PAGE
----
Emily Dilling reports on the Parabere Forum, an independent international platform featuring women’s views and voices on major food issues.
“There's only one real food system,” Dr. Vandana Shiva told a room full of female gastronomic entrepreneurs, “and that's the one women shape... the one you are rejuvenating.” The audience consisted of self-labeled “eco chefs” (as opposed to “ego chefs”), social entrepreneurs, and eco feminists, all gathered for the second annual Parabere Forum. Founded in 2015 by journalist and gourmand Maria Canabal, the Forum aims to recognize and promote women in the food world by providing a platform for food professionals to share their views and stories.
This year the event took place in Bari, a small Mediterranean town in the heel of Southern Italy. The small coastal town has a vibrant food culture that is carried on by the women, who make handmade pasta and fried polenta, one of the region’s specialties, every night in their homes. In another part of the city, a different group met to talk about women and food. The theme of the Parabere Forum this year was entrepreneurship, and the event included various speakers who gave presentations on the topic.
Participants in the Parabere Forum are predominantly female (though men are welcome) and the lineup of speakers reflected this refreshing departure from male dominated events. Of the 24 speakers included in the program, 21 were women – a number that grew spontaneously as speakers called upon fellow female colleagues and other inspiring influencers to join them on stage, to share in the recognition and eager applause from a supportive audience.
This is another way the event differs from others of its kind – at Parabere Forum, the stage is for sharing, not for owning. A talk entitled “The Women in my Life” – originally scheduled to feature Italian chef Massimo Bottura, who canceled at the last minute due to a bronchial infection – became an improvised round table by Bottura's wife and business partner Lara Gilmore, who called to the stage six female employees of the couple's restaurant, Osteria Francescana. The women spoke candidly about the changes that occurred in the kitchen after an effort was made to hire more female chefs. Gilmore noted that the kitchen had become a nicer place, where grazie was more commonly overheard, and that the resulting dishes were more creative and expressive in their taste.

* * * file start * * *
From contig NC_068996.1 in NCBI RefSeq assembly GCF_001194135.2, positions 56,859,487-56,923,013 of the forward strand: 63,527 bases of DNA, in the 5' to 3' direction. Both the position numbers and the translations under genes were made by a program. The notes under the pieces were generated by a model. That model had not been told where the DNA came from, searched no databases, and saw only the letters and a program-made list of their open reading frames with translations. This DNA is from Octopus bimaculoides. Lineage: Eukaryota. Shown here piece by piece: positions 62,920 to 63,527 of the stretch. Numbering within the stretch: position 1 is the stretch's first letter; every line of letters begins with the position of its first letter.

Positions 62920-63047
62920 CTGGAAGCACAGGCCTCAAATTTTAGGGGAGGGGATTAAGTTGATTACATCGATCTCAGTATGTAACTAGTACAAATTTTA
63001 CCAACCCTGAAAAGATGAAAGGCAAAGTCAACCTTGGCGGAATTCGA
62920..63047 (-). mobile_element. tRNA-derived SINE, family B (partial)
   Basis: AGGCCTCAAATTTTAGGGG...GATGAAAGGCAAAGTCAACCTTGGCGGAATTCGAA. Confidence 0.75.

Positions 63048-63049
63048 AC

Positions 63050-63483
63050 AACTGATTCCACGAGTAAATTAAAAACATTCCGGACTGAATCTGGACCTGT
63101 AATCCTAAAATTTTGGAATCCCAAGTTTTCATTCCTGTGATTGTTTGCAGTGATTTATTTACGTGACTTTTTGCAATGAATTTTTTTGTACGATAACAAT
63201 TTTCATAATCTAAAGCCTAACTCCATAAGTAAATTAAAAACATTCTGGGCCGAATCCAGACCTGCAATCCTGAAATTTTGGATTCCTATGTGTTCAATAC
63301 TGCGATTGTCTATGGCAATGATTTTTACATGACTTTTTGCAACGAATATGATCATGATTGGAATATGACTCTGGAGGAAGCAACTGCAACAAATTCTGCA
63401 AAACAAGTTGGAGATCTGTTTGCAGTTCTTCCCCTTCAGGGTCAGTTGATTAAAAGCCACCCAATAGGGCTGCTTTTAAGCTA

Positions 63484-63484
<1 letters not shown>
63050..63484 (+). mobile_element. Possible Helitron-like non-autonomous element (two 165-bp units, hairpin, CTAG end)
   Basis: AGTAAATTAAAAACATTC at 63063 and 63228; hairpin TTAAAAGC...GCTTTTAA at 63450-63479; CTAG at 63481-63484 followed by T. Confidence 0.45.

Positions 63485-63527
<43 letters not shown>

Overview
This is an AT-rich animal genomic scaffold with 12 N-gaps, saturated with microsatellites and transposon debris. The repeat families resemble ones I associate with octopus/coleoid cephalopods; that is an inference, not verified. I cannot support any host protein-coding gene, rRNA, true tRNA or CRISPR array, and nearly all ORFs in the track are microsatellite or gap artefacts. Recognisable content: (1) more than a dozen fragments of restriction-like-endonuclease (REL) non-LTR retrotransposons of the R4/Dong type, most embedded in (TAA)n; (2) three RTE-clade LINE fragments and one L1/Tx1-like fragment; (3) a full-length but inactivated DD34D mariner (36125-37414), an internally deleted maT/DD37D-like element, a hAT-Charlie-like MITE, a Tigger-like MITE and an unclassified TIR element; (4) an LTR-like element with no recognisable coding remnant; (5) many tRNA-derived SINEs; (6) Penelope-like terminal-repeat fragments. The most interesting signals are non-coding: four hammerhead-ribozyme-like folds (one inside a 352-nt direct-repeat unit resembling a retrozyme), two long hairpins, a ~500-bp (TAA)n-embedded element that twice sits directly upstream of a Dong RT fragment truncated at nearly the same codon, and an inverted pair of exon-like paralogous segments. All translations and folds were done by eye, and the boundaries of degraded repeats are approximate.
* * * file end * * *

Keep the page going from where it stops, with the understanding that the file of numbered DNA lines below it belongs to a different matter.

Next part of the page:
Despite changes in Osteria Francescana's kitchen, many annoyances faced by female chefs in the food world at large remain a reality. Jessica Rosval, who has worked in the kitchen for two and a half years, lamented, “People don't ask what we think of Italian cuisine, they want to know what it is like to be a woman,” adding that she wishes the media would seek to “get our cook's voice out of us, not just the woman's voice.” Rosval's comments were met with cheers from the audience, confirming that this feeling isn't rare among women in the profession.
While the Parabere Forum is about sharing and expressing women's voices, the focus isn't on women talking about being women in a certain field. Rather, it's about women sharing their stories of following dreams, creating careers, and building empires. Many of these stories are marked by the fact that their protagonists are women – difficulties in getting financing, balancing work and family life, and a constant feeling of having to prove oneself were common themes. However, these obstacles were met with an equal amount of creativity, passion and industry as those faced by men and women alike, such as building and managing teams in the kitchen, ensuring that one's business breaks even, and remaining creatively challenged by one's job.
“If you're not valued, it gets to you,” Trine Hahnemann – founder of Hahnemann Projects, which provides fresh, homemade food to cafeterias in Copenhagen – told the audience. “If you're treated like shit in the kitchen, you can't cook with love,” she explained. Hahnemann’s presentation, entitled “The Love of Everyday Food and How to Build a Business on it,” began with a bright pink PowerPoint slide and the comment, “What would the world be like if this pink force could be bigger?” For this chef, who sources eight cafeterias and has 45 employees – many of whom have worked for her for as long as ten years, something almost unheard of in the realm of chefs – a world with more pink in it is a world that embraces a love of food with respect for the people who make it, with attention paid to a country's culinary traditions. “I want people to come up to the buffet and think about their grandmother,” Hahnemann told us, in one of many allusions to the important tradition of female chefs in home cooking throughout the centuries.